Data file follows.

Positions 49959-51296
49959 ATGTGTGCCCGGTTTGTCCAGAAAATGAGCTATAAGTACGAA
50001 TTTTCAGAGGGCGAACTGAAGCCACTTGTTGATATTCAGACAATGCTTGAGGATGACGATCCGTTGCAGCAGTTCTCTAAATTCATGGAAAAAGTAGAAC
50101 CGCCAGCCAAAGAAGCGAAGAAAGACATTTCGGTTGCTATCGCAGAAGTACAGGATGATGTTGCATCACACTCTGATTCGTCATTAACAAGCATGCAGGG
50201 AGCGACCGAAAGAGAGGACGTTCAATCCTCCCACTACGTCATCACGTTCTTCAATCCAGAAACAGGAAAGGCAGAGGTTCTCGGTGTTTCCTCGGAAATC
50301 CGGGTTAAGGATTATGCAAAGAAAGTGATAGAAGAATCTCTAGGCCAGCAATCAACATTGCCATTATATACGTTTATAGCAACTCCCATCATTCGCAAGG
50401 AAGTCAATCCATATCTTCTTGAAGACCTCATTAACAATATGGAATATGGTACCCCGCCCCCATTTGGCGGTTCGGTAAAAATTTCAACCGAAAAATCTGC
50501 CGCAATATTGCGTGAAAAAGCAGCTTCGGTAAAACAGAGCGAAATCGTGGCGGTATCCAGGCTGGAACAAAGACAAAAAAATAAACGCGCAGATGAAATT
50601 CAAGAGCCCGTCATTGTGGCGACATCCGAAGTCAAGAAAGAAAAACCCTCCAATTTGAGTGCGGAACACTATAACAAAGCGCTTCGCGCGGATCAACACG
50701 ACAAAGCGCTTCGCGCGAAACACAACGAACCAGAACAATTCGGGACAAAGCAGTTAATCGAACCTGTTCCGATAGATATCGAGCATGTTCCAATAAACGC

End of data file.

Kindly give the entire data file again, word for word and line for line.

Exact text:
Positions 49959-51296
49959 ATGTGTGCCCGGTTTGTCCAGAAAATGAGCTATAAGTACGAA
50001 TTTTCAGAGGGCGAACTGAAGCCACTTGTTGATATTCAGACAATGCTTGAGGATGACGATCCGTTGCAGCAGTTCTCTAAATTCATGGAAAAAGTAGAAC
50101 CGCCAGCCAAAGAAGCGAAGAAAGACATTTCGGTTGCTATCGCAGAAGTACAGGATGATGTTGCATCACACTCTGATTCGTCATTAACAAGCATGCAGGG
50201 AGCGACCGAAAGAGAGGACGTTCAATCCTCCCACTACGTCATCACGTTCTTCAATCCAGAAACAGGAAAGGCAGAGGTTCTCGGTGTTTCCTCGGAAATC
50301 CGGGTTAAGGATTATGCAAAGAAAGTGATAGAAGAATCTCTAGGCCAGCAATCAACATTGCCATTATATACGTTTATAGCAACTCCCATCATTCGCAAGG
50401 AAGTCAATCCATATCTTCTTGAAGACCTCATTAACAATATGGAATATGGTACCCCGCCCCCATTTGGCGGTTCGGTAAAAATTTCAACCGAAAAATCTGC
50501 CGCAATATTGCGTGAAAAAGCAGCTTCGGTAAAACAGAGCGAAATCGTGGCGGTATCCAGGCTGGAACAAAGACAAAAAAATAAACGCGCAGATGAAATT
50601 CAAGAGCCCGTCATTGTGGCGACATCCGAAGTCAAGAAAGAAAAACCCTCCAATTTGAGTGCGGAACACTATAACAAAGCGCTTCGCGCGGATCAACACG
50701 ACAAAGCGCTTCGCGCGAAACACAACGAACCAGAACAATTCGGGACAAAGCAGTTAATCGAACCTGTTCCGATAGATATCGAGCATGTTCCAATAAACGC